HARRISBURG – On Nov. 20, the Supreme Court of Pennsylvania determined that employers cannot use a fluctuating workweek (FWW) method to calculate overtime for nonexempt, salaried employees.
The Supreme Court’s decision backed the Superior Court’s ruling that the formula, which ultimately calls for the employer to multiply the number of overtime hours by a half time the regular rate, instead of what the plaintiffs say should be multiplied by 1.5 times the regular rate, isn’t allowed under the Pennsylvania Minimum Wage Act of 1968 and the policies enforced by the Pennsylvania Department of Labor and Industry.
The ruling was based on a portion of the PMWA that reads, “Employees 'shall be paid for overtime not less than one-and-one-half times the employee’s regular rate as prescribed in regulations promulgated by the secretary,'” wrote Justice Max Baer.
Justices Debra Todd, Kevin M. Dougherty and David N. Wecht joined the opinion and Justice Sallie Updyke Mundy concurred. Chief Justice Thomas Saylor and Justice Christine Donohue filed separate concurring and dissenting opinions.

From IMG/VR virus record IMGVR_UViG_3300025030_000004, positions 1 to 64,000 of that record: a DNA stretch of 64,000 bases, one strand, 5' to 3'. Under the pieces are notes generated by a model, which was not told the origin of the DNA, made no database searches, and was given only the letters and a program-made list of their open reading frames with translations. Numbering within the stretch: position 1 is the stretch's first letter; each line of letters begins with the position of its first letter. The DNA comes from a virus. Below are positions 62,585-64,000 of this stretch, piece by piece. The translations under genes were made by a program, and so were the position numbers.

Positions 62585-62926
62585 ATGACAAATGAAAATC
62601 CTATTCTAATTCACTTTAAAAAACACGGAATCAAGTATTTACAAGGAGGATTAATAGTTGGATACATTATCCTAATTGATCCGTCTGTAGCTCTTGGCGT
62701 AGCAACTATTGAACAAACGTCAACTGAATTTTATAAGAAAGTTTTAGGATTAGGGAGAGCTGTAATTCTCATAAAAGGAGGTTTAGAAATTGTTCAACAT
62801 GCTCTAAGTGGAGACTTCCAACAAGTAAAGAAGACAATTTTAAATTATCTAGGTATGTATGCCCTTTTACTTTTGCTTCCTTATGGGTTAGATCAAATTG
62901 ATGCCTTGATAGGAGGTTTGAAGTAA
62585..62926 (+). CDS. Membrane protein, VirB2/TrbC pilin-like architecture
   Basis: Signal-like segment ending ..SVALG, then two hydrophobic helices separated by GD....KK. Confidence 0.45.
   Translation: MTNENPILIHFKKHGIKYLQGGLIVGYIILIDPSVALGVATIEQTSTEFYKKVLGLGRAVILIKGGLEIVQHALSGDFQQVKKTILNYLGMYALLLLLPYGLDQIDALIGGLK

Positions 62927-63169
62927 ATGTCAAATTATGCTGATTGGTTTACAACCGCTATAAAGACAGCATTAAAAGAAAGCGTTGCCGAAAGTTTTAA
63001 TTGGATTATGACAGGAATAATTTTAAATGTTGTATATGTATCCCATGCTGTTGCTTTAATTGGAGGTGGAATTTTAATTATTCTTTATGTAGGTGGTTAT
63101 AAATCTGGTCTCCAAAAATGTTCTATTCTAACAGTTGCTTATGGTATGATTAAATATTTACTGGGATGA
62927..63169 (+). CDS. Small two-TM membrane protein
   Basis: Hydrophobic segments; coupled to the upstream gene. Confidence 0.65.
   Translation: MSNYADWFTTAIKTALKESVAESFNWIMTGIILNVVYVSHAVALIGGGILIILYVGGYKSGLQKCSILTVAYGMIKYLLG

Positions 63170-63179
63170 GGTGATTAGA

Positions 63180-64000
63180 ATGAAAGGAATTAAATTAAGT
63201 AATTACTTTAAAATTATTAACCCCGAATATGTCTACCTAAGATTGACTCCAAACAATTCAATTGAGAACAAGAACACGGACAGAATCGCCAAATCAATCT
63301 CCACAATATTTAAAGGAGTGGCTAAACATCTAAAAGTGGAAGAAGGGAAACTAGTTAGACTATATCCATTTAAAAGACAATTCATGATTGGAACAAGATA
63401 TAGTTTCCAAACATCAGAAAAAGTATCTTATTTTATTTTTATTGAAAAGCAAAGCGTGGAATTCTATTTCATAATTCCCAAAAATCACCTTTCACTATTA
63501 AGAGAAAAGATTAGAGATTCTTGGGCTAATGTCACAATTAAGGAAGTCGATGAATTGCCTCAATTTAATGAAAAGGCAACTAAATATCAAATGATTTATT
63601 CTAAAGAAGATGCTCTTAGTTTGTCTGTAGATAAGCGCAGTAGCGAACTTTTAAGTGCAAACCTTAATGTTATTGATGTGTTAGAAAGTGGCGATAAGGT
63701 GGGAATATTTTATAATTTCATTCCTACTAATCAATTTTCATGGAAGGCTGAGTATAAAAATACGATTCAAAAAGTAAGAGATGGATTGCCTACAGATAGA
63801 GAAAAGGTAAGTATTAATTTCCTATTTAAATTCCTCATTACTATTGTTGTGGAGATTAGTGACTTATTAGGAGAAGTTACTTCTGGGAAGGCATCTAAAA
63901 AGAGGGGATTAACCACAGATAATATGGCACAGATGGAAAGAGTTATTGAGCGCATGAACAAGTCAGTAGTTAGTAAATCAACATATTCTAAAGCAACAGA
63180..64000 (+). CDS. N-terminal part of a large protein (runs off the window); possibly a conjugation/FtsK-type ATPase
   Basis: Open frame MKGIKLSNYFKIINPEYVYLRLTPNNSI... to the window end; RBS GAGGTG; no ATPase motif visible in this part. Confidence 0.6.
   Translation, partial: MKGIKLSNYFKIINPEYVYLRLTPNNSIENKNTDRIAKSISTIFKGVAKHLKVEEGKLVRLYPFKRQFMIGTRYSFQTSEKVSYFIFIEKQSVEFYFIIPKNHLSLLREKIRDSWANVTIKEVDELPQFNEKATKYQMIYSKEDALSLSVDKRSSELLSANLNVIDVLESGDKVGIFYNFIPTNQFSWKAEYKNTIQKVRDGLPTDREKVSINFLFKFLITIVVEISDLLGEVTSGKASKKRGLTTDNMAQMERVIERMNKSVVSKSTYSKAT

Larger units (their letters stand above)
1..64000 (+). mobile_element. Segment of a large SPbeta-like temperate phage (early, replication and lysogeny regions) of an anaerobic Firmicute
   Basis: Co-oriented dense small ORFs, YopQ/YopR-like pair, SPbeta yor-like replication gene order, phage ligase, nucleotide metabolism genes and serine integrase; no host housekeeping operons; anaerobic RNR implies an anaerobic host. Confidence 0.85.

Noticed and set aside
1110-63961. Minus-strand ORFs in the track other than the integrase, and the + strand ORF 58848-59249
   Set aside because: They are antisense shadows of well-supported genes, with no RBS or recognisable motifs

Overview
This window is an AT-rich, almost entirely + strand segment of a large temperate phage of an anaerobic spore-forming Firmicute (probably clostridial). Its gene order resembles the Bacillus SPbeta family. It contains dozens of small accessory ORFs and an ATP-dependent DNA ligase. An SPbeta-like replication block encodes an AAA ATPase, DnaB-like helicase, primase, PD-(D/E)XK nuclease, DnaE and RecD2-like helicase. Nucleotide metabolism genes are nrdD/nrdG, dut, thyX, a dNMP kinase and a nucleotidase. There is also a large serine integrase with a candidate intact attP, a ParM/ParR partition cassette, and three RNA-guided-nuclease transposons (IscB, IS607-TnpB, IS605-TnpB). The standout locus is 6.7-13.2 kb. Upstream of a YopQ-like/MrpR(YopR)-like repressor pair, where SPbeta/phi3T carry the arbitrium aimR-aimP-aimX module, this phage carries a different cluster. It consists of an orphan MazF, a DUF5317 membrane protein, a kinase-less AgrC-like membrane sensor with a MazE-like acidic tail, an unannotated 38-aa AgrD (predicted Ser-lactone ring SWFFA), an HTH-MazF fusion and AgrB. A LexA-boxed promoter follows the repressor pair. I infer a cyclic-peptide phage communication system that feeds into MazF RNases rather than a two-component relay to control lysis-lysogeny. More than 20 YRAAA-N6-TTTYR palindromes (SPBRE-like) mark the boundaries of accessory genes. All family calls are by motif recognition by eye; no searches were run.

Baer wrote the formula also fails to consider the notion that both sides said the salary would depend on the hours worked.
The justice also noted that a portion of the regulation said that the regular rate for employees is calculated by adding all the sums for the day rates in the workweek, and then dividing them by the number of hours worked. After that, the worker is owed an additional half-time pay for the hours worked beyond the standard 40.
The decision comes amid Tawny L. Chevalier and Andrew Hiller’s lawsuit against General Nutrition Centers Inc. and General Nutrition Corp. on behalf of themselves and others in their situation. Chevalier worked as store manager and senior store manager and was paid for overtime hours using the FWW method.
She sued with claims that the method didn’t comply with the PMWA’s regulation that employees should be paid for overtime of at least one-and-a-half times their normal rate. A lower court previously granted the plaintiffs’ motion for class certification and entered judgment for unpaid overtime of $1.37 million along with $362,286.08 in interest and $360,000 in attorney fees and $8,000 in costs.
GNC later appealed to the Superior Court, which reversed the lower court’s ruling in part, vacating the portion that granted attorney fees and costs. It remanded the case back to the trial court.